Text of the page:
What is it: Tennis elbow (lateral epicondylitis) is an overuse and muscle strain injury. The cause is repeated contraction of the forearm muscles that you use to straighten and raise your hand and wrist. The repeated motions and stress to the tissue may result in inflammation or a series of tiny tears in the tendons that attach the forearm muscles to the bony prominence at the outside of your elbow (lateral epicondyle).
Statistics: The National Golf Foundation’s records show an estimated 12.98 million core adult golfers, with over 27.8 million golfers in the United States alone as of 2004. There are over 16,000 golf facilities in the United States. In 2002, golfers spent over $24.3 billion on equipment and fees.
Important Facts: As the name suggests, playing tennis — especially repeated use of the backhand stroke with poor technique — is one possible cause of tennis elbow. People who have jobs that involve repetitive motions of the wrist and arm are more likely to develop tennis elbow. Examples include plumbers, painters, carpenters, butchers and cooks.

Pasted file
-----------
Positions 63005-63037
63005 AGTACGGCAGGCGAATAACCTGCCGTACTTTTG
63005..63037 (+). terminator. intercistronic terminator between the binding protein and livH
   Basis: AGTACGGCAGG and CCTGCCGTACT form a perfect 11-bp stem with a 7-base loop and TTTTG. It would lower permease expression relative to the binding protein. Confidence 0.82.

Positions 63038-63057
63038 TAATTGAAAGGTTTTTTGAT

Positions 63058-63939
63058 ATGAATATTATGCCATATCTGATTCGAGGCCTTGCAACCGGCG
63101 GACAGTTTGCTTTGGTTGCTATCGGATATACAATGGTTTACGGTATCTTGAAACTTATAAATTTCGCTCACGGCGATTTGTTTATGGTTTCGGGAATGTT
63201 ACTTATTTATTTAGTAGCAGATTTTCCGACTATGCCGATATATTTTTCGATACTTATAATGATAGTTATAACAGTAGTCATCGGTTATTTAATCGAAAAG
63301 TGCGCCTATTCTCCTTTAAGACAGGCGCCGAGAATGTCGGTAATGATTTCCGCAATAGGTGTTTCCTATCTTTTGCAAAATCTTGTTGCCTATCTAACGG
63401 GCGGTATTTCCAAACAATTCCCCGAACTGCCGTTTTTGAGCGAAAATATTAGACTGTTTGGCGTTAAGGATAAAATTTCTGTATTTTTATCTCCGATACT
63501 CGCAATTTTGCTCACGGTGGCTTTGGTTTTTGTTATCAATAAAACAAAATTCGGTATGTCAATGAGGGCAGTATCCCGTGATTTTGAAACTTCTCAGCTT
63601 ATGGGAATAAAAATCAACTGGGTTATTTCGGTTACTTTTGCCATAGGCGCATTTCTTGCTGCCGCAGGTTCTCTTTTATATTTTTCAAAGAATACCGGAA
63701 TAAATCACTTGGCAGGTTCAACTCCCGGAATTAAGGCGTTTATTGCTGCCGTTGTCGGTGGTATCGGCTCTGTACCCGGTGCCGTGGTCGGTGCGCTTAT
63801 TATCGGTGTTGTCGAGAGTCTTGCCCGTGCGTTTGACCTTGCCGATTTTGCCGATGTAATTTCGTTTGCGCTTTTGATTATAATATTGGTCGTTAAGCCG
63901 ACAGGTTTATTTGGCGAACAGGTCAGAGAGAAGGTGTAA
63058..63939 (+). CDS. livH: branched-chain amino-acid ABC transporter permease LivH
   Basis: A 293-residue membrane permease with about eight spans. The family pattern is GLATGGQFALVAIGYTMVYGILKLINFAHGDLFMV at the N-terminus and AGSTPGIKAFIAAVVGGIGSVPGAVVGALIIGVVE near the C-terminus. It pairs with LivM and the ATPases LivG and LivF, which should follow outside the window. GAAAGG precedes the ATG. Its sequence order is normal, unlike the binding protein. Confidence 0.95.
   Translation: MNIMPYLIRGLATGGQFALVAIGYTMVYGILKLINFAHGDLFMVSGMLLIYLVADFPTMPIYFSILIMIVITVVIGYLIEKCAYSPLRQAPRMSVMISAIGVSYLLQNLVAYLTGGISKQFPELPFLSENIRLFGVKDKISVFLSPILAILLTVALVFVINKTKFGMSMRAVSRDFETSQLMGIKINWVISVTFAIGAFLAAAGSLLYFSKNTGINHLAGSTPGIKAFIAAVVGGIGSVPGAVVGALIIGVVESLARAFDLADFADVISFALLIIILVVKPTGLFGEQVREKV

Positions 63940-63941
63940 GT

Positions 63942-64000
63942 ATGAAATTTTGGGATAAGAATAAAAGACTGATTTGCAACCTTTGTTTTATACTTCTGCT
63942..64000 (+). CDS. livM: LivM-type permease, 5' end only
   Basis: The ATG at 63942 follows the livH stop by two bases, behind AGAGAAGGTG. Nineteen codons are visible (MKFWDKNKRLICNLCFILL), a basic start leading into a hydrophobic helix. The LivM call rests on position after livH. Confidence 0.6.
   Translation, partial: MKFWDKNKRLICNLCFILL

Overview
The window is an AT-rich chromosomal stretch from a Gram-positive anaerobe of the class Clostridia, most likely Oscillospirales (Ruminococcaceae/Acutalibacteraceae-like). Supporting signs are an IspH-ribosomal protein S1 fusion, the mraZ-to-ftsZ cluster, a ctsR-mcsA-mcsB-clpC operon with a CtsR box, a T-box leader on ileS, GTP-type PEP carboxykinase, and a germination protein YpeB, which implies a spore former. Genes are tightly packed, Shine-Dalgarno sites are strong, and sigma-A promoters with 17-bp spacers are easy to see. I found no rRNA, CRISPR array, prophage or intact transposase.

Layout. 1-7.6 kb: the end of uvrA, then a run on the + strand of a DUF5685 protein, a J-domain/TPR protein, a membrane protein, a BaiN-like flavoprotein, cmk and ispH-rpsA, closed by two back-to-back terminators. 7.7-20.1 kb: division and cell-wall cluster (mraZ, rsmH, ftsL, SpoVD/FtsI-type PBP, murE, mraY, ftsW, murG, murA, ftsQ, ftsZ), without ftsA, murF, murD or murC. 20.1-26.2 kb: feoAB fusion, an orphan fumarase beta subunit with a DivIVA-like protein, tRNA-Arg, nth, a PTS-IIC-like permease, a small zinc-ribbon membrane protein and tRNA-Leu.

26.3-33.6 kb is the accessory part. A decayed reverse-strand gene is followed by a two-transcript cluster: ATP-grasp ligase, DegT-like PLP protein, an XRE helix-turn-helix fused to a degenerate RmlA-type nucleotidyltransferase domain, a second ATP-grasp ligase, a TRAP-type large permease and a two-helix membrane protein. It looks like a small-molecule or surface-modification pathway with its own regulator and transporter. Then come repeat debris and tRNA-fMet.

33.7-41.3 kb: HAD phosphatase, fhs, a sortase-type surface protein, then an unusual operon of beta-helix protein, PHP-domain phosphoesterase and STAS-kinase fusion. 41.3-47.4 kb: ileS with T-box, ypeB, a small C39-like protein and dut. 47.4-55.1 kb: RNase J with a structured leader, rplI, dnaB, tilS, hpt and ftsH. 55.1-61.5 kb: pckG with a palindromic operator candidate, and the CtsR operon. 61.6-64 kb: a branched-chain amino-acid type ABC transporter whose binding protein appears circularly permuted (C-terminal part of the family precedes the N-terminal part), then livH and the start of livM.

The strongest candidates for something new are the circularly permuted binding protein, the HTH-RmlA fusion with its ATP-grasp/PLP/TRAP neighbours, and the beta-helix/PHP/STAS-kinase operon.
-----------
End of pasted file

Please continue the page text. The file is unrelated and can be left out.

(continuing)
Left untreated, tennis elbow can result in chronic pain — especially when lifting or gripping objects. Using your arm too strenuously before your elbow has healed can make the problem worse.
Do’s/Don’ts: Heavier racquets are healthier racquets. While an equipment change is not always necessary, it oftentimes is the best way to address TE. We carry demo racquets that have proven to be healthy and invite our customers to give them a try for an extended period. We know from experience that a 12oz racquet can be easily handled by children in their teens and adults alike. In fact the extra mass of the racquet is not only healthier, but can generate heavier and more penetrating strokes off the ground and at the net.
Common Myths: MYTH #1: Tennis elbow is most often caused by improper technique and bad mechanics. OUR BELIEF: When initial research on Tennis Elbow (TE) was conducted flaws in technique and mechanics were often cited as the cause of the discomfort. While serious flaws in technique continue to be a legitimate cause of TE, it is no longer the primary cause. The number of those suffering from TE over the past several years has risen dramatically. The cause is no longer primarily related to mechanics, but rather is related to equipment.